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Can someone please help me! Approximately 3-5 times a day I have an APC Smart UPS that is sending 3-4 email notifications (at the same time) that an unauthorized user trying to connect over SNMP. Each time this happens the source IP is different. The source is always coming from an end user machine.

It has been happening for a couple weeks and we are testing out PRTG for log management but we turned the server off that was running that software for a couple days and still got the notification.

Please see below to see what Wireshark is showing me. I have tried some things but with no success. Any direction would be greatly appreciated!

Thank you!

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asked 26 Oct '17, 13:10

Zick's gravatar image

Zick
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It is not easy to analyse a picture, but some printer drivers do this, and I could imagine some malware doing the same to find out what systems reachable via LAN could be vulnerable (OID 1.3.6.1.2.1.1.1.0 is system description which should include software version). Bear in mind that the APC box is not a specific target of the request, it is just the only one which complains. All machines in the network with SNMP agent enabled may answer these SNMP get requests and some probably do. The question is what happens next if some machine responds - if the requests come from a printer driver, further communication is with the printer's individual address; if they come from malware, it may then use other protocols to attack some of the individual addresses depending on the contents of the SNMP answers (i.e. if it has penetration strategies for particular system types and versions).

(26 Oct '17, 13:45) sindy

Thank you for the reply Sindy. I see what you are saying about the APC and agree about the printer drivers (I've seen a lot of information on the web pointing towards them as a potential issue). And I did have a Zebra printer (That is currently unplugged) that was sending at the same time as these other notifications. The difference being these IPs are end points and the printer IP was listed (and thus easy to isolate).

I will have to get into my AV management and make sure no alerts are going off at the same time this traffic is happening.

Is there additional information I can post that would be helpful to troubleshoot this? I have done a lot of searching on the OIDs listed but I really haven't found much that I think is useful.

Thanks again!

(26 Oct '17, 13:51) Zick

The fact that you switch off a printer doesn't make that printer's drivers installed on user machines from trying to find it on the LAN. Unfortunately, no protocol field in the SNMP get identifies the source application, but you can check that the printer driver is installed on all the machines whose IPs send these gets and if yes, uninstall it from one of them and see whether that machine stops sending the gets or not.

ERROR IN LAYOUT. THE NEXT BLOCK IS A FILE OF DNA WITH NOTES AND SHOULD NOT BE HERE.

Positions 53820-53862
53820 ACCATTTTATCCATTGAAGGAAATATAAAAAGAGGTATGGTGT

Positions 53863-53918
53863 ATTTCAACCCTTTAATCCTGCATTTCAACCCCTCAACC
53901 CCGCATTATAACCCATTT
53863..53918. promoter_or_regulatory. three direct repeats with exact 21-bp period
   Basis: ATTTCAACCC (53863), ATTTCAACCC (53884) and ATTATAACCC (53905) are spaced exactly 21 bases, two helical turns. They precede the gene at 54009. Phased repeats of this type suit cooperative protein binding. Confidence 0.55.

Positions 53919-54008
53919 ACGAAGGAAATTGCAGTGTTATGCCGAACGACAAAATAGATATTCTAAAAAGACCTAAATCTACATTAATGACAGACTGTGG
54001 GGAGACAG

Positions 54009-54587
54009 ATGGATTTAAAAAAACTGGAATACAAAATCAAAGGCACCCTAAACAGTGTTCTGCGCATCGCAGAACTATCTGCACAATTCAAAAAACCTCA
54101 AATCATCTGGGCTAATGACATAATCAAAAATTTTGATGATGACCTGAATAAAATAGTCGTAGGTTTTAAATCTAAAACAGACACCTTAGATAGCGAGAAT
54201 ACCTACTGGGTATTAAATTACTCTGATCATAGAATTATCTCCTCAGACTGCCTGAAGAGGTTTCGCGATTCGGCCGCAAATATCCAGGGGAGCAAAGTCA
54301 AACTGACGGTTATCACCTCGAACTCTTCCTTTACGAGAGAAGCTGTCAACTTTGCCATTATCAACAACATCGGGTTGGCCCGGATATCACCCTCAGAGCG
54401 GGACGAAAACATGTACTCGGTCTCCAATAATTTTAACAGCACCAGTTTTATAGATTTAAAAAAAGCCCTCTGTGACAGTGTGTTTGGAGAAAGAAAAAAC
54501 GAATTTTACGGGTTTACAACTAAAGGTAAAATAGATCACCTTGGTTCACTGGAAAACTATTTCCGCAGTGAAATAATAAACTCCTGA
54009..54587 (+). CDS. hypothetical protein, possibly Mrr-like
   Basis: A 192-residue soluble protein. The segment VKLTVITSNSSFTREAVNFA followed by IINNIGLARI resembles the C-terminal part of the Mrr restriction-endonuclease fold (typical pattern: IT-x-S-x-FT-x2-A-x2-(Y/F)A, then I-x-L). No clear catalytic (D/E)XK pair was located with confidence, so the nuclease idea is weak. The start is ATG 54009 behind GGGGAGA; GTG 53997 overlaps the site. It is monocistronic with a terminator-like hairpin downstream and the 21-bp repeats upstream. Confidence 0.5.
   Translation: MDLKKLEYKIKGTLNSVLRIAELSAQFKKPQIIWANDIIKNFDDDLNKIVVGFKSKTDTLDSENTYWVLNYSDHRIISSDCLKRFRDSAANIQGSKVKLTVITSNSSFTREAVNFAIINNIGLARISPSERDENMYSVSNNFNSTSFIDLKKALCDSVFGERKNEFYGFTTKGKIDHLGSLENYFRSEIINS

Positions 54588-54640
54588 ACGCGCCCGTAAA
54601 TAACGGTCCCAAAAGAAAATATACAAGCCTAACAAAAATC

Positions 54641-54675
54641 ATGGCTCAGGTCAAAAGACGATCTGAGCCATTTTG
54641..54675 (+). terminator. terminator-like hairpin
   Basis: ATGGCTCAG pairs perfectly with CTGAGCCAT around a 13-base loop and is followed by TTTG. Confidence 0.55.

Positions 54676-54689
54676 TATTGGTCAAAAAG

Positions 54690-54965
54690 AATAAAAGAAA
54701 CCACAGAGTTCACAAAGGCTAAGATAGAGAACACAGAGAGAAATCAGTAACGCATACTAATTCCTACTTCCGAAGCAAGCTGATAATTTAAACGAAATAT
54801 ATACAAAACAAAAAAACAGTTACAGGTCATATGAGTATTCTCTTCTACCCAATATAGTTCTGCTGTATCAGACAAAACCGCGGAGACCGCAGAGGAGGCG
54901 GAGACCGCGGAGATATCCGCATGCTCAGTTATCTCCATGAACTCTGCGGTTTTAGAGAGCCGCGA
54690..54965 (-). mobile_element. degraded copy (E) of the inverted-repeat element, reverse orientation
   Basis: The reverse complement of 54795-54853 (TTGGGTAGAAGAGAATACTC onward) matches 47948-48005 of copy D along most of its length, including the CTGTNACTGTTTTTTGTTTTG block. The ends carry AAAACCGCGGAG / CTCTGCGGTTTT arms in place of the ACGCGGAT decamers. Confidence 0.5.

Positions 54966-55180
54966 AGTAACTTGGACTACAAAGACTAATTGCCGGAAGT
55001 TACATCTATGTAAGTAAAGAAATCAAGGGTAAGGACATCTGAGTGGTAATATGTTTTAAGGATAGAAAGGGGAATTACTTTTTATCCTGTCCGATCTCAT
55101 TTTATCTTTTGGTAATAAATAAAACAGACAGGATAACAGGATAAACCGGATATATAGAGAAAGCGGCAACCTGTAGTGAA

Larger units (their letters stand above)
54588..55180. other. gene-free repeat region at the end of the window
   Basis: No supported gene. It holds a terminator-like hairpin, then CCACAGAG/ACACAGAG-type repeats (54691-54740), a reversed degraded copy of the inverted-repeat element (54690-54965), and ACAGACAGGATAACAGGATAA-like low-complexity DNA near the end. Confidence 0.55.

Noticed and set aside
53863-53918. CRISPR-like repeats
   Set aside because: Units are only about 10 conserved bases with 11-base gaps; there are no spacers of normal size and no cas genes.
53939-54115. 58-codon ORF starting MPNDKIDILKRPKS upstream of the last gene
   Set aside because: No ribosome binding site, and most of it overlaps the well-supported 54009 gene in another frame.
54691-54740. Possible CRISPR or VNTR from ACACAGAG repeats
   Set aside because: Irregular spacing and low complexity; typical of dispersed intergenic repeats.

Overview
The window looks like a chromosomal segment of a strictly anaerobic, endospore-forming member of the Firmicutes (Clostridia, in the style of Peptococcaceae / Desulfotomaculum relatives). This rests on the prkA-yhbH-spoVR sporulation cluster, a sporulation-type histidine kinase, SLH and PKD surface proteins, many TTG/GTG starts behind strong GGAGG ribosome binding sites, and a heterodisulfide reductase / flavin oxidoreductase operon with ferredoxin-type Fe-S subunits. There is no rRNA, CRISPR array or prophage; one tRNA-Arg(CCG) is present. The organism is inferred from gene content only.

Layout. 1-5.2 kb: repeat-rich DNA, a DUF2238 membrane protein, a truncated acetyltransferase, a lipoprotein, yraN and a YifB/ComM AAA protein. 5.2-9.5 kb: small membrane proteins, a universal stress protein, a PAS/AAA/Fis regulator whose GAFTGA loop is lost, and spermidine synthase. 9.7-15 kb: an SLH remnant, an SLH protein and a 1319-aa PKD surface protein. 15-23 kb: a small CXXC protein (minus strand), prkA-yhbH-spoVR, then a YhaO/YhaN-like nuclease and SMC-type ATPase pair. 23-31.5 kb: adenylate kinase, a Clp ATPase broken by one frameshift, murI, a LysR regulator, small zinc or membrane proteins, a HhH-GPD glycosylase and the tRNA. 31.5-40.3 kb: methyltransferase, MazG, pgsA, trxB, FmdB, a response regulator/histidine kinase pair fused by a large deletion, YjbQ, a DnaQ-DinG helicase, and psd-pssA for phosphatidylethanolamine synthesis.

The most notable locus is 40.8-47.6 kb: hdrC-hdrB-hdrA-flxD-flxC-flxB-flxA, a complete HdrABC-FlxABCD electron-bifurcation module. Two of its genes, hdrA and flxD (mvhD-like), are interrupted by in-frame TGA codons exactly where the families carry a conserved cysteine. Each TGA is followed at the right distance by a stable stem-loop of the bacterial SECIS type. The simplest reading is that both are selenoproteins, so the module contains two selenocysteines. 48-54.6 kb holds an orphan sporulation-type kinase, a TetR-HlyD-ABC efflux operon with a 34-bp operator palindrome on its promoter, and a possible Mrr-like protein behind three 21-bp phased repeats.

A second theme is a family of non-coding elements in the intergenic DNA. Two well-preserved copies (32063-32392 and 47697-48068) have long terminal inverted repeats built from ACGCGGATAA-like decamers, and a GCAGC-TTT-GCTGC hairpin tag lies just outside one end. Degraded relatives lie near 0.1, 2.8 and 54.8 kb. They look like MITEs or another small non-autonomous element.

One hint could be the exact value of x in OID 1.3.6.1.4.1.x - the x is an enterprise ID (e.g. 11 is Hewlett-Packard but I assume other digits follow - provide capture files rather than screenshots if you want better analyses) so it should help you identify the printer vendor if the gets come from printer drivers.

No better idea. google search for snmp malware didn't yield anything useful except the fact that I wasn't the first one to search for that phrase.

(26 Oct '17, 14:12) sindy

Sorry for that Zebra printer I meant the Wireshark showed the SNMP coming from the printer itself (it was improperly configured).

Thanks for the suggestion on the printer driver (and the HP printer OID digit). The person who set these users up installed the printer locally for each user rather than using a print server so with these notifications coming from several different computers rather infrequently... that is going to be a fun day!

Thanks again for the help.

(26 Oct '17, 14:19) Zick

well, is it really 11 in your case? If you click the packet in the packet list, you should be able to drill down to the full OID in the packet dissection pane (the middle one). Then, http://www.oid-info.com/get/1.3.6.1.4.1.x should tell you (after replacing the x with the proper number) what the vendor is.

(26 Oct '17, 14:32) sindy

So there are a couple OIDs per 'instance' of this happening. There is an "11" in some instances, but others have many "variable-bindings" so I will need to look into this more for sure. I didn't realize I could directly input into oid-info.com so now I can dig in.

The information it gave me for 1.3.6.1.4.1.11.2.14.11.1.3.1.1.12 was: Vendor: Hewlett-Packard Module: HP-ICF-DOWNLOAD

Thanks Sindy the investigation continues!

(26 Oct '17, 14:41) Zick
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question asked: 26 Oct '17, 13:10

question was seen: 411 times

last updated: 26 Oct '17, 14:41

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